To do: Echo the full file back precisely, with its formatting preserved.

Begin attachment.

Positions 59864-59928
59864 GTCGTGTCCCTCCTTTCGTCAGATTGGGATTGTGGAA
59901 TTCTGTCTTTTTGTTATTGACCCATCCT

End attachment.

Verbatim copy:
Positions 59864-59928
59864 GTCGTGTCCCTCCTTTCGTCAGATTGGGATTGTGGAA
59901 TTCTGTCTTTTTGTTATTGACCCATCCT